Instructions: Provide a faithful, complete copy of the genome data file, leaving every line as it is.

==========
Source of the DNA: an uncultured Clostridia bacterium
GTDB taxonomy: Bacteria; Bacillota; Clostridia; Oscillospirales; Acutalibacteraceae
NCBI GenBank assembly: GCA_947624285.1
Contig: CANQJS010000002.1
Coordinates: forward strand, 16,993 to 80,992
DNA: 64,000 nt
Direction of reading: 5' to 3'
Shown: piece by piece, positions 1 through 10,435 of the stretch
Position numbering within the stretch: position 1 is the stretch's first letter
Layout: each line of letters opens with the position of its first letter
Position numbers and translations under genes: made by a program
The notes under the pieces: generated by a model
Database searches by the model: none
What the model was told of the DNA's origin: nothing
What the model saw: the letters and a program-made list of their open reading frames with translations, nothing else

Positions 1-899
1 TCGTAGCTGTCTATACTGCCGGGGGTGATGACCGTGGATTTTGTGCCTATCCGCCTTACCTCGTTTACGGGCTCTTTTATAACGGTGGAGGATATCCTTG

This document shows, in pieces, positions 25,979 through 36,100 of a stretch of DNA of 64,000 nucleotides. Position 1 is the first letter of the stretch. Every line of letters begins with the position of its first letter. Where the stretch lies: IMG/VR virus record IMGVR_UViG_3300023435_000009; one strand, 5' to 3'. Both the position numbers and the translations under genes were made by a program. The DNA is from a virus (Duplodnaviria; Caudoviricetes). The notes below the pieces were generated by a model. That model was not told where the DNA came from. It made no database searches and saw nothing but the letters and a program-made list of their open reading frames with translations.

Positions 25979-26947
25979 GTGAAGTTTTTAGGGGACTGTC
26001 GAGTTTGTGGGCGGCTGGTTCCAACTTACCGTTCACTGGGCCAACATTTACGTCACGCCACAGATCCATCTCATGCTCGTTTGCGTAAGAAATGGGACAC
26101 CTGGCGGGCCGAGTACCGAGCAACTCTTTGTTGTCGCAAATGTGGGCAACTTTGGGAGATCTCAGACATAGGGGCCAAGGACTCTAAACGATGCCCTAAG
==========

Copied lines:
Source of the DNA: an uncultured Clostridia bacterium
GTDB taxonomy: Bacteria; Bacillota; Clostridia; Oscillospirales; Acutalibacteraceae
NCBI GenBank assembly: GCA_947624285.1
Contig: CANQJS010000002.1
Coordinates: forward strand, 16,993 to 80,992
DNA: 64,000 nt
Direction of reading: 5' to 3'
Shown: piece by piece, positions 1 through 10,435 of the stretch
Position numbering within the stretch: position 1 is the stretch's first letter
Layout: each line of letters opens with the position of its first letter
Position numbers and translations under genes: made by a program
The notes under the pieces: generated by a model
Database searches by the model: none
What the model was told of the DNA's origin: nothing
What the model saw: the letters and a program-made list of their open reading frames with translations, nothing else

Positions 1-899
1 TCGTAGCTGTCTATACTGCCGGGGGTGATGACCGTGGATTTTGTGCCTATCCGCCTTACCTCGTTTACGGGCTCTTTTATAACGGTGGAGGATATCCTTG

This document shows, in pieces, positions 25,979 through 36,100 of a stretch of DNA of 64,000 nucleotides. Position 1 is the first letter of the stretch. Every line of letters begins with the position of its first letter. Where the stretch lies: IMG/VR virus record IMGVR_UViG_3300023435_000009; one strand, 5' to 3'. Both the position numbers and the translations under genes were made by a program. The DNA is from a virus (Duplodnaviria; Caudoviricetes). The notes below the pieces were generated by a model. That model was not told where the DNA came from. It made no database searches and saw nothing but the letters and a program-made list of their open reading frames with translations.

Positions 25979-26947
25979 GTGAAGTTTTTAGGGGACTGTC
26001 GAGTTTGTGGGCGGCTGGTTCCAACTTACCGTTCACTGGGCCAACATTTACGTCACGCCACAGATCCATCTCATGCTCGTTTGCGTAAGAAATGGGACAC
26101 CTGGCGGGCCGAGTACCGAGCAACTCTTTGTTGTCGCAAATGTGGGCAACTTTGGGAGATCTCAGACATAGGGGCCAAGGACTCTAAACGATGCCCTAAG